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Councils Unite with Joint Submission

Tuesday April 19th, 2005.

Councils Unite with Joint Submission

Two of the local authorities most affected by the draft Waitaki catchment water allocation plan have joined forces in a combined submission to the Waitaki Allocation Board.

The Waitaki and Timaru District Councils 43-page submission was finalised today in time for tomorrow’s (April 20) deadline.

Waitaki District Mayor Alan McLay said the four councils most affected by the allocation board’s proposals had met frequently and attended workshops together in a bid to understand the plan’s implications.

“Throughout the process it became clear that we share a community of interest and some basic concerns with the plan’s recommendations and the repercussions they could have on our region.

“We hope that a joint submission will send a strong message to the board on the plan’s potential to negatively affect our districts,” he said.

In particular, the submission is critical of the plan’s potential to undermine reliable water supply for irrigation as well as its capacity to prevent further expansion of major irrigation schemes. The submission also highlights the likelihood of significant increases in winter electricity prices across the nation if the plan proceeds in its current form.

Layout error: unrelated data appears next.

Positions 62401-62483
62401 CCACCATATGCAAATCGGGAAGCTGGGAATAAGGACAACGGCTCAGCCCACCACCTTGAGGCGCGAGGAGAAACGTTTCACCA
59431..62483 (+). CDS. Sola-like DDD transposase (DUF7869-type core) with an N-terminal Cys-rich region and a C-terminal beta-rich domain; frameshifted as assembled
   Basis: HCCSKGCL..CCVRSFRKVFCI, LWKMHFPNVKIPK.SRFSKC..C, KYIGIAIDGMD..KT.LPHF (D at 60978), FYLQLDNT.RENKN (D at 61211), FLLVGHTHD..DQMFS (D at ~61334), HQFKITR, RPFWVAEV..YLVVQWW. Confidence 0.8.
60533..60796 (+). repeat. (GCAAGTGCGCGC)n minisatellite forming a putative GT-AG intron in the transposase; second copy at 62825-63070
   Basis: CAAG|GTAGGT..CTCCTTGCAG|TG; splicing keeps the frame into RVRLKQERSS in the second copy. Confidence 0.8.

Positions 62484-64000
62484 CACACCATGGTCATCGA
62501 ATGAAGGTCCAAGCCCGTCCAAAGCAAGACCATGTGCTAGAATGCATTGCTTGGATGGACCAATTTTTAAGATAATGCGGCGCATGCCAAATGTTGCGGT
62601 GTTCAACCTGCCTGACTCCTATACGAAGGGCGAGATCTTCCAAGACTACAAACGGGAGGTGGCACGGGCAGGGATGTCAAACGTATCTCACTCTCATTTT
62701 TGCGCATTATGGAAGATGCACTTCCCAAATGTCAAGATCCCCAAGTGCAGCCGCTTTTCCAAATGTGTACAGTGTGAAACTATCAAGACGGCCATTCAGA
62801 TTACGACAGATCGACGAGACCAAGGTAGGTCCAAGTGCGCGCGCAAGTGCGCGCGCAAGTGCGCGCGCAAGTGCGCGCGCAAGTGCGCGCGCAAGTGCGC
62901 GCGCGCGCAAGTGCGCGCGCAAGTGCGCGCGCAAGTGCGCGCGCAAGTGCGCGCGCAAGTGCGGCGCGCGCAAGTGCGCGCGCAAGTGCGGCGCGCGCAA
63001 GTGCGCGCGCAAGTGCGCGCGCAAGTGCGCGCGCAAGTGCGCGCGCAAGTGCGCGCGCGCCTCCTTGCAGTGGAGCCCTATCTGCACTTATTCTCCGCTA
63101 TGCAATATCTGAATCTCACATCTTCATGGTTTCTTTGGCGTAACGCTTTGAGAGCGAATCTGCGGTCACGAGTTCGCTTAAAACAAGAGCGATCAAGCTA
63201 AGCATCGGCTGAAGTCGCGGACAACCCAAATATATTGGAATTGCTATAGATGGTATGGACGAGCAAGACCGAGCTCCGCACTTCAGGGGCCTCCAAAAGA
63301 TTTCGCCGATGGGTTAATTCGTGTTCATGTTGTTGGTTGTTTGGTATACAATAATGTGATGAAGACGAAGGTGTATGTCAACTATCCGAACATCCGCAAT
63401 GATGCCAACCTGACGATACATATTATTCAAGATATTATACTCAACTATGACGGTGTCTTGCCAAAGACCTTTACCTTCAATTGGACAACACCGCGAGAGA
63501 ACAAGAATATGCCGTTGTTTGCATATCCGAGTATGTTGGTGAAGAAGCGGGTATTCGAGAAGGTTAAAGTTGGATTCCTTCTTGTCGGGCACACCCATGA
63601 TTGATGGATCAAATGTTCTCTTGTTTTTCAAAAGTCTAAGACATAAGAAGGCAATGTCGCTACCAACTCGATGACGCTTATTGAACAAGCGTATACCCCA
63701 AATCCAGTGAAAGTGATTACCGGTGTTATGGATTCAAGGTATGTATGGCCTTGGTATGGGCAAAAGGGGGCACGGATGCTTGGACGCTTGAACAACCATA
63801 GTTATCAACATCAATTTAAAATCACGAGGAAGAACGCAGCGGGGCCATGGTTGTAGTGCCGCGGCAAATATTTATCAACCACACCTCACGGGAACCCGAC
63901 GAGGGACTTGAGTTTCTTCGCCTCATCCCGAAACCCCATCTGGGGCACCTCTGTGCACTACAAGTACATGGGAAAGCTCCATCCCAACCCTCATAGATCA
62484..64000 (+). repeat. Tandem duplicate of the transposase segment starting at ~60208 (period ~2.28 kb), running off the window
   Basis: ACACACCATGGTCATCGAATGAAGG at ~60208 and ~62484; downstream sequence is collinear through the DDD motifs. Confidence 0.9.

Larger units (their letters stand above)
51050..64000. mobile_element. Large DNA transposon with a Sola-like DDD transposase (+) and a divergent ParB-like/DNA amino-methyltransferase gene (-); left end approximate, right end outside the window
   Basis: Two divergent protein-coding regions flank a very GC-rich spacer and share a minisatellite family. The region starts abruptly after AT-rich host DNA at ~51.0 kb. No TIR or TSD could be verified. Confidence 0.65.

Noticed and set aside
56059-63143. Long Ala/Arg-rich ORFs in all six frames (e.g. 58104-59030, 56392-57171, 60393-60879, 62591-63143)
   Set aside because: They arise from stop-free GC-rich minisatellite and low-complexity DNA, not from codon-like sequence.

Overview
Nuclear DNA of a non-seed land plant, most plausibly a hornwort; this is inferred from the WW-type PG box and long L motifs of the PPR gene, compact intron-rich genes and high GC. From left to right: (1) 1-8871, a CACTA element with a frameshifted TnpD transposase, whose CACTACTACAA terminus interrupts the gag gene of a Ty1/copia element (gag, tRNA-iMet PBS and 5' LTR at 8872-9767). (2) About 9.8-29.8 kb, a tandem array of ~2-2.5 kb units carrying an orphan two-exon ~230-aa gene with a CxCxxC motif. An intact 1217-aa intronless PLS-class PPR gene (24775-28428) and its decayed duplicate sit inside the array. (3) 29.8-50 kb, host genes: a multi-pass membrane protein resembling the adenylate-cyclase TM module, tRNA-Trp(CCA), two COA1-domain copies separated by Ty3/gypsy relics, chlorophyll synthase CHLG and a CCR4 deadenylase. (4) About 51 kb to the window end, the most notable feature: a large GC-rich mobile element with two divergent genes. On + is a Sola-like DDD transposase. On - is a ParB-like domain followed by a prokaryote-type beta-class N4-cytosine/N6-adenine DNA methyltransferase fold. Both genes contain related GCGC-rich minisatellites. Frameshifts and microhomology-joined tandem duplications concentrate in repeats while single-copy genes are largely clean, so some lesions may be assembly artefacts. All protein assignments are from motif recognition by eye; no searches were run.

Timaru District Mayor Janie Annear said underlying these specific fears was a more general concern over the lack of scientific evidence supporting the plan’s recommendations on flow regimes and, purported environmental gains for the river.

“I’m also particularly concerned that future potential irrigation in South Canterbury will be stymied by the plan’s current recommendations.”

The two councils had also worked closely with neighbouring Mackenzie District Council when preparing its submission. The Mackenzie Council’s submission also raises concerns over recommended minimum flow regimes and additional restrictions imposed within the high natural character area defined in the plan.

Mr McLay said the Councils’ vision for the Waitaki River was firmly focused on sustainability.

“We want a sustainable river and recognise the need for an injection of resources to improve the river’s current state. Closely related to that is the need for a reliable source of water for irrigation and future power generation.

“We’re urging the board to take a balanced approach when considering those needs which we believe are complementary. If this is achieved, the plan could help to safeguard and enhance one of our district’s best assets and boost regional development,” he said.

To view the Councils’ submission visit www.waitaki.govt.nz or www.timaru.govt.nz


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